Homemade apple cider vinegar is really easy and affordable. It’s the perfect ferment, even if you’ve never fermented anything before. All you need is apple juice, raw apple cider vinegar and time.
There are several ways of making homemade apple cider vinegar:
- If you are using raw, unfiltered apple juice, then you could let it spontaneously ferment from the free-range bacteria and yeasts in your home. Unfortunately, it isn’t the most reliable way of making ACV.
- The traditional way to make vinegar is to ferment juice with champagne yeast into hard apple cider. Then allow the free-range bacteria (or ACV mother) to convert the hard cider into vinegar. However, this is quite an involved process.
- Scrap apple vinegar is made using the cores and peels of apple juice, mixed with raw sugar to feed the ferment. It’s not exactly the same as cultured apple cider vinegar, but it’s a pretty good way to use up apple scraps!
- The EASIEST way to make homemade apple cider vinegar is to inoculate juice with apple cider vinegar mother. Keeping the ferment open to the air allows wild yeasts to help convert the sugars to alcohol, while the ACV mother converts both sugars and alcohol into vingar.
What is an apple cider vinegar mother?
An apple cider vinegar mother is a combination of acetic acid bacteria and yeasts that convert the sugars in apple juice into acetic acid (vinegar).
There are plenty of brands of ACV that contain a mother. However, not all store-bought cider vinegar is cultured. Less expensive brands are just coloured and flavoured like ACV, but they’re not actually cultured apple cider vinegar.
How do you know which brands of ACV are cultured?
- Cultured apple cider vinegar will have dark floating bits that settle on the bottom of the bottle.
- Look for brands that are labelled raw, unpasteurized or with mother.
- Here are a few brands that I have used as a mother for homemade apple cider vinegar: Viva Naturals, Bragg and Dynamic Health (affiliate links).
What if you get a SCOBY?
Regardless, of which brand of ACV you use, eventually, the apple juice will be colonized by the natural flora in your home. Depending on what else you are fermenting, you could end up with a rubbery SCOBY-like thing on the top of your vinegar. This is even more likely if you already brew kombucha, jun, water kefir or milk kefir.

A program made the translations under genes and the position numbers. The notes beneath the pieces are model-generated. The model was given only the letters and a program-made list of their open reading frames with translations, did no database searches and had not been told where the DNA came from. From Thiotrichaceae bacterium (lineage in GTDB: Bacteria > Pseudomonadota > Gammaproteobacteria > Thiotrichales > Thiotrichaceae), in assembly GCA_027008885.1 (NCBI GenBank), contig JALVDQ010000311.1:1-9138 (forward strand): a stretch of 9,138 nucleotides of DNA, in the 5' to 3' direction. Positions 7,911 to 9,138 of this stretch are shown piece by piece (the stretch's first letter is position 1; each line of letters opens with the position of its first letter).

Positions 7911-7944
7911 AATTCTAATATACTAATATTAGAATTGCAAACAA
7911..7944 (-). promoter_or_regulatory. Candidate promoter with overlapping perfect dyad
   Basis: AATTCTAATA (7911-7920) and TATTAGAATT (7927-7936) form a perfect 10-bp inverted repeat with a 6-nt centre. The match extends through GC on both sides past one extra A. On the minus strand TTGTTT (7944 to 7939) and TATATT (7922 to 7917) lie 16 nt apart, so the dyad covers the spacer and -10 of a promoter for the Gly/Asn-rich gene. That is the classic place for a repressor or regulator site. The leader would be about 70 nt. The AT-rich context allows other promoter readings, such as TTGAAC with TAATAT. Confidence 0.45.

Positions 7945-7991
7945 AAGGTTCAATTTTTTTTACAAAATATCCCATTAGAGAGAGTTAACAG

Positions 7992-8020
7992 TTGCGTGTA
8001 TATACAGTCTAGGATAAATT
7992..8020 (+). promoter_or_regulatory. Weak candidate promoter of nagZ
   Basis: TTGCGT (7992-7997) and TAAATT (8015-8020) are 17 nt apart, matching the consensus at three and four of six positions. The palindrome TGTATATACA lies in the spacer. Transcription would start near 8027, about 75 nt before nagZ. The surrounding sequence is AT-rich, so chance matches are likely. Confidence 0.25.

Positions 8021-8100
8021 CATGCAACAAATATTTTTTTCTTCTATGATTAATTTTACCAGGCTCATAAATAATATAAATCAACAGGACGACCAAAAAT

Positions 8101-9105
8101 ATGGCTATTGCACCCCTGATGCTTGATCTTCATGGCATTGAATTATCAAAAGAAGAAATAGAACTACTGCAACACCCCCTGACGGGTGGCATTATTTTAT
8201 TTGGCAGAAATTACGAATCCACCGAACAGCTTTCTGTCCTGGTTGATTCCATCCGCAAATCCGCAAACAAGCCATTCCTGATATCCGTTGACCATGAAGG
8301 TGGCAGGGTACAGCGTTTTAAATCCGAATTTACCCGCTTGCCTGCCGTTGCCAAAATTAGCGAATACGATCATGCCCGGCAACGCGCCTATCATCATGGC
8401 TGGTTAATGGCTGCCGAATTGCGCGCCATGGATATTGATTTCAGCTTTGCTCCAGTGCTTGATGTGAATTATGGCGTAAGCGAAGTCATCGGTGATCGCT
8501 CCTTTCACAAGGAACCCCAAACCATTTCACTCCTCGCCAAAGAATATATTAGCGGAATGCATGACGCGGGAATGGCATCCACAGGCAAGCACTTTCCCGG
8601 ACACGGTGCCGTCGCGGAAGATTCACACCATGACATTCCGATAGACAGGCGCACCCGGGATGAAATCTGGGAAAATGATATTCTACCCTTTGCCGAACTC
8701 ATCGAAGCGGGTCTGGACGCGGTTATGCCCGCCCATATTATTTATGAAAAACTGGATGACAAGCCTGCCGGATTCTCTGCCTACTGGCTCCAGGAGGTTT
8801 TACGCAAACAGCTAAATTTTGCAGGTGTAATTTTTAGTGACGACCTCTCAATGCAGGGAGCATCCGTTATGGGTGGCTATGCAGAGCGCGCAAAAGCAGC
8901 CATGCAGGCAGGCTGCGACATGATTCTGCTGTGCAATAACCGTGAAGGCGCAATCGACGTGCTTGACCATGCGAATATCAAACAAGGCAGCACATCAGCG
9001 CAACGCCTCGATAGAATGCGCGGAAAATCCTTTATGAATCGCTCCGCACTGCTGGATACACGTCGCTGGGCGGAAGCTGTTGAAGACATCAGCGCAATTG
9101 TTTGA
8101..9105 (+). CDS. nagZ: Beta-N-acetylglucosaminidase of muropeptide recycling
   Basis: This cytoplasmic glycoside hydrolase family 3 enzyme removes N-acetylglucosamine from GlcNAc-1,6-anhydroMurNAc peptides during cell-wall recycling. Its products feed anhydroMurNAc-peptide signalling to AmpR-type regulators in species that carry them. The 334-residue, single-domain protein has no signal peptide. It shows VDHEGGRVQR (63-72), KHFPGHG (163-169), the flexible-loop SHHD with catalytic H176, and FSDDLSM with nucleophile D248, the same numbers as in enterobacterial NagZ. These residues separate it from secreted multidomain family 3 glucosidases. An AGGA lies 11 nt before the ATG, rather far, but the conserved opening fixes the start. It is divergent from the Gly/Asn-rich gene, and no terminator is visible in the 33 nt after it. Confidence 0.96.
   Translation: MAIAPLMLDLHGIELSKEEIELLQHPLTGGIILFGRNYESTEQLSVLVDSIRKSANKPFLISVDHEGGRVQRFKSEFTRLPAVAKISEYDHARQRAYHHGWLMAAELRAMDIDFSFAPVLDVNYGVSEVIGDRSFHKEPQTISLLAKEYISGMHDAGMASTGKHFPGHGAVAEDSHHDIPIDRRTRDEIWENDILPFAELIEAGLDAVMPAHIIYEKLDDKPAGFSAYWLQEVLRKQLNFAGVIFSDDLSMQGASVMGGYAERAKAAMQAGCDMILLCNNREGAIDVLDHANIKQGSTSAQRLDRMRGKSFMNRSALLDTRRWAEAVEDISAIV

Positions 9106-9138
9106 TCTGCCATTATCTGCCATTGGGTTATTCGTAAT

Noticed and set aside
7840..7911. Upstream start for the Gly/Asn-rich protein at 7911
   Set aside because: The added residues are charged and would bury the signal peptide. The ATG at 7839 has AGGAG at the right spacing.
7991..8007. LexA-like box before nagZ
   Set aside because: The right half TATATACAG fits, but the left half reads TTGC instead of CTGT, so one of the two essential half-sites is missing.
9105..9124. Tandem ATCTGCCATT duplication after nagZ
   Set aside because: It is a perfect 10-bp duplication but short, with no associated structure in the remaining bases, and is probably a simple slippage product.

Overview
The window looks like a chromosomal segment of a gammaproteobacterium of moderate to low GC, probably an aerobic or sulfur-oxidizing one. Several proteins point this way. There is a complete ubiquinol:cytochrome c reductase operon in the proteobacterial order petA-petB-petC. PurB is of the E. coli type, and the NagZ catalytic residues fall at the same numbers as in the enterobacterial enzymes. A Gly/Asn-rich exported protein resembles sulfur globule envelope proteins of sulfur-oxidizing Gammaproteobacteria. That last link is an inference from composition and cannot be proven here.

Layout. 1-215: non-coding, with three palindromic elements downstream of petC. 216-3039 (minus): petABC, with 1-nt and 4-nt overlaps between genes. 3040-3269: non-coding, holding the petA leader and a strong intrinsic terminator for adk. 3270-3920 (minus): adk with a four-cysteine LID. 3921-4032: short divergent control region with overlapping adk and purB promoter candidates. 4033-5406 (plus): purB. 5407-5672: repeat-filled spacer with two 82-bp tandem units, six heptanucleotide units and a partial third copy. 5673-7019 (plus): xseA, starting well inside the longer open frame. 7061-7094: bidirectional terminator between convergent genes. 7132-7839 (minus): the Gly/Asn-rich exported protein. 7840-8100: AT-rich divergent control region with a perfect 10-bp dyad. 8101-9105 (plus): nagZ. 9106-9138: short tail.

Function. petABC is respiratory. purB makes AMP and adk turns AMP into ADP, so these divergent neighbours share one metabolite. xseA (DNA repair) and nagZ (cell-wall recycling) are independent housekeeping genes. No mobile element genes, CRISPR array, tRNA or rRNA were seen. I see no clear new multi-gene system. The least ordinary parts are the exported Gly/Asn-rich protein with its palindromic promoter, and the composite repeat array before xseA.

Discovering SCOBY floating on top of your vinegar is totally fine. It works just as well as a mother to culture more batches of ACV.Print
How to Make Apple Cider Vinegar
Learn how to turn apple juice into delicious and probiotic apple cider vinegar. It’s really easy to make apple cider vinegar with a mother for an affordable and healthy alternative to store-bought ACV.
- Prep Time: 5 minutes
- Total Time: 5 minutes
- Yield: 3 1/4 cups 1x
- Category: Condiment
- Method: Fermented
- Cuisine: Probiotic
- Diet: Vegan
- 3 cups apple juice (pressed, not from concentrate)
- 1/4 cup apple cider vinegar (with mother)
- Shake the bottle of vinegar to mix the mother into the vinegar before measuring it out. Mix the apple juice with the mother in a glass jar.
- Cover the jar with a breathable cotton cloth, firmly attached with a rubber band or a mason jar ring to keep the fruit flies out. It’s important to let the vinegar have access to oxygen in order to properly ferment, so don’t cap it with an airlock or pickle pipe.
- Leave the vinegar to culture in a dark location for at least 2 months. There’s no need to stir or check on the vinegar.
- Pour the finished vinegar into a bottle or a clean jar for long-term storage and use. Store at room temperature and use within a year.
- Unless you test for pH(affiliate link), you won’t know the actual acidity of your vinegar. So don’t use homemade vinegar for pickling or other recipes where acidity levels are important. Otherwise, it’s perfect for salad dressing and sauces, etc.
- If you want to filter out the floating bits just pour the vinegar through a coffee filter when botting.
- Simple apple cider vinegar is prone to kahm yeast. Don’t worry too much about it, it will die off as the vinegar acidifies. However, if mould grows on top of your juice then you have to throw it away and start again. To avoid this, don’t use raw, unpasteurized apple juice.
Keywords: probiotic, healthy, anti-candida, paleo, keto, gluten-free, low-fat, whole 30, ACV, how to make, homemade, raw